News From Terre Haute, Indiana

June 25, 2013

LIZ CIANCONE: TV reality shows have a colorful history

Liz Ciancone
Special to the Tribune-Star

---- — We rarely turn on our television set until time for the evening news, and sometimes we turn it off at the end of that half hour. If I were a male, I would be a curmudgeon.

I especially dislike the so-called “reality shows.” The “stars” may be out in the boondocks, dirty and disheveled, but bet your last dollar there will be a herd of television crewmen and any number of producers and directors within a stone’s throw. If you really wanted off that island, or out of that jungle, there would be no problem.

And then there are the talent-search shows. I was scornful of shrieking vocalists and low-talent performers and then I remembered the talent-search biggie of my youth. Today may have “America’s Got Talent,” but we had “Major Bowes and the Original Amateur Hour.” Of course, the Major had no celebrity panel sitting in judgment of the talent. He alone was the judge and he alone gave the would-be star “the gong,” thereby ending high hopes of a professional career.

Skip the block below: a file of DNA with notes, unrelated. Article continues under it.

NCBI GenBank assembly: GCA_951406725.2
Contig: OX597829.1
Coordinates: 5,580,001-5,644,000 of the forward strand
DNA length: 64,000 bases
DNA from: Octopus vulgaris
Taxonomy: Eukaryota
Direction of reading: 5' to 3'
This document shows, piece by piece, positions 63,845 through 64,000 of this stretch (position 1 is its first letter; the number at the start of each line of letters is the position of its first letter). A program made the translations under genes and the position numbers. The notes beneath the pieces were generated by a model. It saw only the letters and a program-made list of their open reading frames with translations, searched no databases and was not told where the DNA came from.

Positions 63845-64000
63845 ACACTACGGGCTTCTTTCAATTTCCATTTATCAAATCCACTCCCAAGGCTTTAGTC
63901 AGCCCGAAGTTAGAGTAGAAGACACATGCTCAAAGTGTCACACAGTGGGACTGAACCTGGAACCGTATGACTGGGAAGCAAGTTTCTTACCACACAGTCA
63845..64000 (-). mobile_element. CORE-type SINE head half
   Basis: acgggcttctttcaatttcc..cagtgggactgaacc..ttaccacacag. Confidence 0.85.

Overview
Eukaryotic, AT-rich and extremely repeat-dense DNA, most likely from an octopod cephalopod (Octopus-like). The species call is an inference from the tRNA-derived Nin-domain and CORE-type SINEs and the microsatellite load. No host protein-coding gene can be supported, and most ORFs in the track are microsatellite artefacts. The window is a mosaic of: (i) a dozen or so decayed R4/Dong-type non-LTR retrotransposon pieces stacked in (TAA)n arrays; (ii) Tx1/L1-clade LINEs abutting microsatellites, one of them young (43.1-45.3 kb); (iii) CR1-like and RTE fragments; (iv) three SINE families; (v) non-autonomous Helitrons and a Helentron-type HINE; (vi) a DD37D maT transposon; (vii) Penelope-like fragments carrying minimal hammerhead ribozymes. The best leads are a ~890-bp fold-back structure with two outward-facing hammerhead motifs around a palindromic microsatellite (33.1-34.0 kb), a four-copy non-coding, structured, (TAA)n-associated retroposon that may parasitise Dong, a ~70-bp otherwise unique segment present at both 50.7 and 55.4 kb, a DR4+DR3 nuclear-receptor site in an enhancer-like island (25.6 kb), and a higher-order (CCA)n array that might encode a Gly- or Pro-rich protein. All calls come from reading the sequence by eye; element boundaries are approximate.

In fairness, Frank Sinatra got his start as a winner on the Original Amateur Hour and could be very funny on the experience. The audience was asked to judge his trio (or was it a quartet?) and they won. Then, at the Major’s request, they came back week after week with only a name change. Who knew? We couldn’t actually see them and a week’s hiatus dimmed memory of the voices.

The rest is history when it comes to Sinatra.

I may snicker at modern television, but for really off-the-wall entertainment, few things equal a show out of Chicago some years ago. It starred a piano player and a room full of canaries. The announcer would proclaim, “Live from warehouse 39, it’s Don Artiste and the Hartz Mountain canaries.” How could I make this up?

Don would tinkle the keys of one of the warehoused pianos — for sale — and the birds would twitter along. Some birds seemed to have no sense of timing because they twittered whether or not Don was tinkling. As I recall the program lasted about 30 minutes.

Mom liked to listen because she was convinced that our canary, Mr. Watson, enjoyed the show and liked to sing along.

I might have enjoyed watching that on television — or maybe not.

Liz Ciancone is a retired Tribune-Star reporter. Send email to